- The Department of Justice recovered over $2.8 billion from False Claims Act cases in the 2018 fiscal year, and the majority of the recoveries stemmed from healthcare fraud schemes.
The False Claims Act makes individuals and companies liable for defrauding government programs, including Medicare, Medicaid, and TRICARE, the Department of Defense Military Health System’s healthcare program. Individuals who are caught submitting false claims to government program must pay a civil penalty for each false claim and damages to the government.
Federal and state governments call on the False Claims Act to investigate and prosecute fraud cases involving improper procurement of goods and services and false claims for federal funds and property.
However, healthcare fraud schemes continue to make up the bulk of False Claims Act cases, the Justice Department reported.
Of the $2.8 billion in settlements and judgments recovered by the department in FY 2018, approximately $2.5 billion involved healthcare stakeholders, including hospitals, physicians, managed care organizations, laboratories, and drug and medical device manufacturers.
The Justice Department reported that FY 2018 is the ninth consecutive year the department’s civil healthcare fraud settlements and judgments exceeded $2 billion.
“The Department investigates and resolves matters involving a wide array of health care providers, goods, and services,” the announcement stated. “The Department’s healthcare fraud enforcement efforts recover money for federal programs that fund healthcare for our nation’s most vulnerable and deserving citizens, such as Medicare, Medicaid, and TRICARE. But just as important, the Department’s vigorous pursuit of healthcare fraud prevents billions more in losses by deterring those who might otherwise try to cheat the system for their own gain.”
The largest healthcare fraud recoveries from False Claims Act cases in FY 2018 involved drug and medical device manufacturers.
The Justice Department collected $625 million in one major case last year. AmerisourceBergen Corporation and some of its subsidiaries paid millions of dollars to resolve allegations that the company sought to “circumvent important safeguards intended to preserve the integrity of the nation’s drug supply and profit from the repackaging of certain drugs supplied to cancer-stricken patients.”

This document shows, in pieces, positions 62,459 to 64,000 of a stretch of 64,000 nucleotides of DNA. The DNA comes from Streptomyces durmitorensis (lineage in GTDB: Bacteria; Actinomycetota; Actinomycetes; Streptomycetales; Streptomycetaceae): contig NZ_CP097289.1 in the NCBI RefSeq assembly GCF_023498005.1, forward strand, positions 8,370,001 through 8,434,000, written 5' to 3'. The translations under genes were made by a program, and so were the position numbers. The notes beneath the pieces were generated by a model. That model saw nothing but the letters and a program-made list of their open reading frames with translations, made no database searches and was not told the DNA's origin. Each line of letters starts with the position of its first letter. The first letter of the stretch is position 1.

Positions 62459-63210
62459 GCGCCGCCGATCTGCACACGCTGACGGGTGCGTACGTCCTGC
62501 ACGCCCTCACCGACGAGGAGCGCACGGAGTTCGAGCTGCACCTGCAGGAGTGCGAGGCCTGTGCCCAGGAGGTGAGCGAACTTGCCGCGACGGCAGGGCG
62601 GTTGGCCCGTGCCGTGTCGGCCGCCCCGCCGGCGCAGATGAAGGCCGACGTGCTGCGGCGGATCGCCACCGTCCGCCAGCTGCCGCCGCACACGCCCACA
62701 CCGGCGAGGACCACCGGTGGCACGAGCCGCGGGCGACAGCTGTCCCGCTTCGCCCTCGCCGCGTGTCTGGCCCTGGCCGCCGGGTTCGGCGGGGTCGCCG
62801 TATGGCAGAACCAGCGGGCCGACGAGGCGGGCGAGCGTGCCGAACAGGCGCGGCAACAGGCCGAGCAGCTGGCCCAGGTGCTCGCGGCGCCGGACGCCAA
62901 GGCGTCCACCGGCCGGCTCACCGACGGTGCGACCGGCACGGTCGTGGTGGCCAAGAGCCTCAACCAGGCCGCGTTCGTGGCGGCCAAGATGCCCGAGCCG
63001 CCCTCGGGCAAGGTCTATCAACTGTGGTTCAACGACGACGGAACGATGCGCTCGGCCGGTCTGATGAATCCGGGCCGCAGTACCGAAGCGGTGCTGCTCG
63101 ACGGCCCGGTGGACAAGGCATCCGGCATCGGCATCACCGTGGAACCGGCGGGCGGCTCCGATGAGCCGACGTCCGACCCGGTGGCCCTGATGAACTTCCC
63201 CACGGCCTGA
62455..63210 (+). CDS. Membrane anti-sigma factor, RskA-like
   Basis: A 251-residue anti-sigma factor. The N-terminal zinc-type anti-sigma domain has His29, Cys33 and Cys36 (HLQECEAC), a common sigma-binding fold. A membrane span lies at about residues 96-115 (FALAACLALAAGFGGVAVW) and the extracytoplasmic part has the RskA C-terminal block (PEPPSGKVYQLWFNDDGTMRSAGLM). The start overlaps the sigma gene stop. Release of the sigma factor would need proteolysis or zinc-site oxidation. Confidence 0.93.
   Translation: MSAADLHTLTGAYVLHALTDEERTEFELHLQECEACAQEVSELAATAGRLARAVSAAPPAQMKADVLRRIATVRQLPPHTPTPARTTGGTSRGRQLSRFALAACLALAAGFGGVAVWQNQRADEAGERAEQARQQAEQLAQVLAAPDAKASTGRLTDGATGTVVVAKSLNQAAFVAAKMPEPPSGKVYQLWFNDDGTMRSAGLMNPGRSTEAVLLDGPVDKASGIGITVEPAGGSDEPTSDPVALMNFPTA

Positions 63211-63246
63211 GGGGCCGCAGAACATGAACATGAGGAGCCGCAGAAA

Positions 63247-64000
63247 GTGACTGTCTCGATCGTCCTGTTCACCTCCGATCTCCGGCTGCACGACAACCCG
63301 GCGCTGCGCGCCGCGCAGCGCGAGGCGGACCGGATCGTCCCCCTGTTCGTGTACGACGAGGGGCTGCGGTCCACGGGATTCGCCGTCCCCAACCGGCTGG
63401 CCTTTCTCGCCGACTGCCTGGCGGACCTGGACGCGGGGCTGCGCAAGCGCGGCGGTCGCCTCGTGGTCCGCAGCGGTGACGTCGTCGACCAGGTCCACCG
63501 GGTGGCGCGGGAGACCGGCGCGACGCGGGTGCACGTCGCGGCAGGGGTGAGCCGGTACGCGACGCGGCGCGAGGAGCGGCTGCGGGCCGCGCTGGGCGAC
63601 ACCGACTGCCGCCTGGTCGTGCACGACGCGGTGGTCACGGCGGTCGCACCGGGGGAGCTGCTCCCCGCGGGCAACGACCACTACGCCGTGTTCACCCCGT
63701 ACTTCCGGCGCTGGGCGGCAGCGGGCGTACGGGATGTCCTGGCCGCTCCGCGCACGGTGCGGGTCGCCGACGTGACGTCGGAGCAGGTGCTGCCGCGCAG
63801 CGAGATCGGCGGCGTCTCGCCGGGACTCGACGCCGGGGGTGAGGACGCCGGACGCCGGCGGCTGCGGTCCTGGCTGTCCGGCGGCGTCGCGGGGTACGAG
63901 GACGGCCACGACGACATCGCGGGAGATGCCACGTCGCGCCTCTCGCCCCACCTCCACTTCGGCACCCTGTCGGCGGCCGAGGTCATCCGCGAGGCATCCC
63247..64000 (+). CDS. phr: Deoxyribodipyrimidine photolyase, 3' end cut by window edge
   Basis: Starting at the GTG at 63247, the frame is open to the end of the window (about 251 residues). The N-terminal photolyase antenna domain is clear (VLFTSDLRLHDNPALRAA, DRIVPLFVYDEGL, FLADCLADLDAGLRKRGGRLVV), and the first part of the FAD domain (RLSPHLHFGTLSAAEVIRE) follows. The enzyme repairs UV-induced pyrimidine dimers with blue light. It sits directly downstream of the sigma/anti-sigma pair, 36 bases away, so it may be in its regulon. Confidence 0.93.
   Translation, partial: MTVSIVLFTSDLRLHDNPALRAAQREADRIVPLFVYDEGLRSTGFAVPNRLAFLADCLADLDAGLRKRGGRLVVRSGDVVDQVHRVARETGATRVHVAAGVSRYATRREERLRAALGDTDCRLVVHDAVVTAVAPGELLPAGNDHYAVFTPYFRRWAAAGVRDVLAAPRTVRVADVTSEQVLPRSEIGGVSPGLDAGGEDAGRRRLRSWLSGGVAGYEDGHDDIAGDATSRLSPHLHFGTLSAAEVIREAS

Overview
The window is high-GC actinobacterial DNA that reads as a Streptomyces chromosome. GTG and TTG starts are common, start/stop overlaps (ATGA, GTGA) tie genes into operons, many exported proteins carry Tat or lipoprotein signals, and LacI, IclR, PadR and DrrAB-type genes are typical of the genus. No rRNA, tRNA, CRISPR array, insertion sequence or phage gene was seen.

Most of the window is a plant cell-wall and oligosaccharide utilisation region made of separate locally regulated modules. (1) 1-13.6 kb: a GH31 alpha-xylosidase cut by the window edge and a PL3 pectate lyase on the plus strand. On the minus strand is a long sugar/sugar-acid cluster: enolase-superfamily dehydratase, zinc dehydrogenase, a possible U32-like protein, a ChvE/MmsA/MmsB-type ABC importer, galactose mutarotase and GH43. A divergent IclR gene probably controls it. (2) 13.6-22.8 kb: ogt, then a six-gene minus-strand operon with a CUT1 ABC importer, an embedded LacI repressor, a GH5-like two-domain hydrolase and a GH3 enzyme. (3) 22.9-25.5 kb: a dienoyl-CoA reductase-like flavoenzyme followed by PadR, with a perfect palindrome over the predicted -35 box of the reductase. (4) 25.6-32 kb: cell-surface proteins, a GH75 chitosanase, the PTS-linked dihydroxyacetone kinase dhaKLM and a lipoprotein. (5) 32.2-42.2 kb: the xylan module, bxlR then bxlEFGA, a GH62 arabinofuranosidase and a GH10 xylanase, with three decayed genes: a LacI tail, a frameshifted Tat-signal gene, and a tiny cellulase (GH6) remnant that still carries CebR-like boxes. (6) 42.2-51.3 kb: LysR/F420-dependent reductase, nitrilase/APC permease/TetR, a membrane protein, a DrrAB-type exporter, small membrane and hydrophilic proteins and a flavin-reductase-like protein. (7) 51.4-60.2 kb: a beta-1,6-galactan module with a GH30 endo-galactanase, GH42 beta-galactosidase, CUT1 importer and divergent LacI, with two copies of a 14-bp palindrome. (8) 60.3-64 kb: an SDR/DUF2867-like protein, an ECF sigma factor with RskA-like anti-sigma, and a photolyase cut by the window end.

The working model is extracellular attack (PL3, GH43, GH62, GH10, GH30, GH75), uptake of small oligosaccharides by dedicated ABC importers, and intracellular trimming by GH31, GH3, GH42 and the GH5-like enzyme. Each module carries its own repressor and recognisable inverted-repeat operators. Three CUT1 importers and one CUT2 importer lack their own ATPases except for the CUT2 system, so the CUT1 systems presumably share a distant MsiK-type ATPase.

Of the $625 million settlement, the companies paid $581.8 million to the federal government and $43.2 million to state Medicaid programs.
The Justice Department also investigated schemes devised by drug manufacturers to facilitate increases in drug prices by funding the co-payments of Medicare patients, the announcement added.
For example, the pharmaceutical company United Therapeutics Corporation agreed to pay $210 million in 2018 to settle claims that the seller of pulmonary arterial hypertension (PAH) drugs used a foundation as an illegal conduit to pay the co-payments of thousands of Medicare patients taking its PAH drugs.
Pfizer also paid $23.85 million last year to resolve False Claims Act allegations. The federal government also accused the major pharmaceutical company of using a foundation as a conduit to pay for Medicare patient co-payments.
As a result, Pfizer raised the price of one of its drugs by 40 percent in three months, the government alleged.
Healthcare providers were also at the center of a sizable portion of False Claims Act cases in FY 2018, the Justice Department reported.
A major healthcare fraud case involving providers had to do with HealthCare Partners Holdings LLC (HCP), doing business as DaVita Medical Holdings LLC. The large California-based independent physician association acquired by DaVita paid $270 million to resolve its liability for providing inaccurate information that resulted in Medicare Advantage organizations to receive inflated Medicare payments.
The multi-million-dollar settlement also resolved whistleblower allegations that HCP engaged in “one-way” chart reviews, the Justice Department added. One-way chart reviews involve providers checking medical records to identify additional diagnoses that would help managed care plans capture more revenue from Medicare.
However, the independent physician association was simultaneously ignoring inaccurate diagnosis codes found during the one-way chart reviews that would have reduced Medicare revenue or required the plans to repay money to Medicare.
Another major healthcare fraud case involving providers occurred in September 2018. The former hospital chain Health Management Associations (HMA) paid over $216 million to settle False Claims Act allegations that the chain billed public healthcare programs for inpatient services that should have been billed as outpatient or observation services. The chain also allegedly paid illegal remuneration to physicians in exchange for patient referrals and inflated claims for emergency department facility fees.
“As some of the matters described illustrate, the Department continued to place great importance on enforcing the safeguards contained within the Anti-Kickback Statute (AKS),” the announcement stated. “This law was enacted to ensure that clinical decisions and medical services are provided to patients based on their medical needs and not on the improper financial considerations of providers. Congress has made clear that claims submitted to federal health care programs in violation of the AKS are ‘false’ claims for purposes of the False Claims Act.”